Breast cancer is the most common neoplasm and the leading cause of cancer death in women worldwide. Although 5-fluorouracil is a conventional chemotherapeutic agent for breast cancer treatment, its use may result in severe side effects. Thus, there is widespread interest in lowering 5-fluorouracil drawbacks, without affecting its therapeutic efficacy by the concomitant use with natural products. Herein, we aimed at evaluating whether α-mangostin, a natural antineoplastic compound, could increase the anticancer effect of 5-fluorouracil in different breast cancer cell lines, allowing for dose reduction. Cell proliferation was evaluated by sulforhodamine-B assays, inhibitory concentrations and potency were calculated by dose-response curves, followed by analysis of their pharmacological interaction by the combination-index method and dose-reduction index. Cell cycle distribution was evaluated by flow cytometry. Each compound inhibited cell proliferation in a dose-dependent manner, the triple negative breast cancer cells being the most sensitive. When 5-fluorouracil and α-mangostin were used concomitantly, synergistic antiproliferative effect was observed. The calculated dose-reduction index suggested that this combination exhibits therapeutic potential for reducing 5-fluorouracil dosage in breast cancer. Mechanistically, the cotreatment induced cell death in a greater extent than each drug alone. Therefore, α-mangostin could be used as a potent co-adjuvant for 5-fluorouracil in breast cancer. Full article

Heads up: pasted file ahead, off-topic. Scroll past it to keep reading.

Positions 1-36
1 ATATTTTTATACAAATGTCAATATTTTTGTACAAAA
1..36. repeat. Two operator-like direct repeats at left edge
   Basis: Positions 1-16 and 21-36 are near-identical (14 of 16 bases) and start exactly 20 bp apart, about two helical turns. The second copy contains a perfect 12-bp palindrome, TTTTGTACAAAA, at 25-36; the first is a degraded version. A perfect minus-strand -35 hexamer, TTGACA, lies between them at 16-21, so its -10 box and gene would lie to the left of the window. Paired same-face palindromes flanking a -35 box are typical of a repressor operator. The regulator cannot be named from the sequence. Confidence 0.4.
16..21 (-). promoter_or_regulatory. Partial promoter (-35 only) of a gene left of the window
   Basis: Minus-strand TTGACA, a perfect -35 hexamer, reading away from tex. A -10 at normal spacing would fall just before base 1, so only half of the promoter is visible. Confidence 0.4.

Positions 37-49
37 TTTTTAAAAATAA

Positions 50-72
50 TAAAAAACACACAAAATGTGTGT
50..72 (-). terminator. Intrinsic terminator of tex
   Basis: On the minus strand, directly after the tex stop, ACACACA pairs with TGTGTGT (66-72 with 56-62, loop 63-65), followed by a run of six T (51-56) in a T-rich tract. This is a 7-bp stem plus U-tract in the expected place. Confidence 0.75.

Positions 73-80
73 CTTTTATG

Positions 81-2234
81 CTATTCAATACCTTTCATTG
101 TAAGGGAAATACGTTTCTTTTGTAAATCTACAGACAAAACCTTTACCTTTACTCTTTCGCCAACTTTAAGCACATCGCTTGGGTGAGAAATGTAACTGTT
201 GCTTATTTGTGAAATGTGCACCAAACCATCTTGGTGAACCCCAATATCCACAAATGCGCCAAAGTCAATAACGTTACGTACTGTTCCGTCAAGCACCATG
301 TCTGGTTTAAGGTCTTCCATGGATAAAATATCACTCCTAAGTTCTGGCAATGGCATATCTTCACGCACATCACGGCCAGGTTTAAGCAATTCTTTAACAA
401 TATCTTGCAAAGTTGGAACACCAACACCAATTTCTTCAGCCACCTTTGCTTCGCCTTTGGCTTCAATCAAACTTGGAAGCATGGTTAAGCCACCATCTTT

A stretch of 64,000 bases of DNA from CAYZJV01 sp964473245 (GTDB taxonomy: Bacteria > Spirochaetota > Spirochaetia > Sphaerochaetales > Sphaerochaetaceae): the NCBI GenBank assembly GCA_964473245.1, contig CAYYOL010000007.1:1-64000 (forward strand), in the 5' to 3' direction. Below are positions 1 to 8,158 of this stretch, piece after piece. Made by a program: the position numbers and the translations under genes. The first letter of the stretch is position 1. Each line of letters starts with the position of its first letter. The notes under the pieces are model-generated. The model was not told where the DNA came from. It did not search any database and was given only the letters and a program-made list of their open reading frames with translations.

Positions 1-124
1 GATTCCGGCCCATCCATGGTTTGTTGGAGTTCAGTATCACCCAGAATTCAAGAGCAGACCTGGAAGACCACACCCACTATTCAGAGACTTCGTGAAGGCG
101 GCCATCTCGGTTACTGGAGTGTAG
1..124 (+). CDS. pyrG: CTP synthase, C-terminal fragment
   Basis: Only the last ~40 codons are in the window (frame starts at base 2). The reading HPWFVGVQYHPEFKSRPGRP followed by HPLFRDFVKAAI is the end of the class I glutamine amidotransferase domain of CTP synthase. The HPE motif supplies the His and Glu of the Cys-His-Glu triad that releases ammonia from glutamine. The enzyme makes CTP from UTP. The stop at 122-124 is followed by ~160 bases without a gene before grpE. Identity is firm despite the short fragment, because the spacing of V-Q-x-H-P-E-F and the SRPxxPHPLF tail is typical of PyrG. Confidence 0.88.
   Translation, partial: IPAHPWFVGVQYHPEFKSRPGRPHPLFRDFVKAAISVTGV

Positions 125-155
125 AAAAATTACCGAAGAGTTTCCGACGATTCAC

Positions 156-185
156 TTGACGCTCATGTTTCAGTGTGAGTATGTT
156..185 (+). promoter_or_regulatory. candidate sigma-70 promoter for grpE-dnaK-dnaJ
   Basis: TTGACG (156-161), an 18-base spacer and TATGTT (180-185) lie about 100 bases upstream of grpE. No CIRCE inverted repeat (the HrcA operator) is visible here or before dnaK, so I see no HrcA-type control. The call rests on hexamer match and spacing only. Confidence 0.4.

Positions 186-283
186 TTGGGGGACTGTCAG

(This article belongs to the Special Issue Cancer Systems Biology and Natural Products)
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Open AccessFeature PaperArticle
The Effects of Lung-Moistening Herbal Medicines on Bleomycin-Induced Pulmonary Fibrosis Mouse Model
Processes 2020, 8(1), 102; https://doi.org/10.3390/pr8010102 - 12 Jan 2020
Viewed by 1164
Abstract
In traditional medicine, lung-moistening herbal medicines (LMHM) are regarded as a major option for treating symptoms of pulmonary fibrosis (PF) including dry cough and dyspnea. As PF agents are being applied to the development of lung cancer agents, PF and lung cancer are [...] Read more.
In traditional medicine, lung-moistening herbal medicines (LMHM) are regarded as a major option for treating symptoms of pulmonary fibrosis (PF) including dry cough and dyspnea. As PF agents are being applied to the development of lung cancer agents, PF and lung cancer are reported to have high pathological and pharmacological relationships. This study was proposed to identify candidates for the treatment of PF via investigating the effect of LMHM on PF mouse model. PF was induced by intratracheal instillation of bleomycin. Six water extracts of LMHM such as Farfarae Flos (FAF), Trichosanthis Semen (TRS), Lilii Bulbus (LIB), Adenophorae Radix (ADR), Asteris Radix (ASR), and Scrophulariae Radix (SCR) were prepared and administered (300 mg/kg) orally for 10 days after induction. The changes in body weight, histopathology, and immune cell of bronchoalveolar lavage fluid (BALF) were investigated. Among those, LIB and ADR significantly decreased the deposition of collagen and septal thickness of alveolar and terminal bronchiole. Moreover, SCR, TRS, LIB, and ADR decreased total cells, macrophages, and lymphocytes in BALF. Taken together, ADR and LIB could be the candidates to reduce PF. Further studies on their effects at different doses and analysis of their underlying molecular mechanisms are needed. Full article
(This article belongs to the Special Issue Cancer Systems Biology and Natural Products)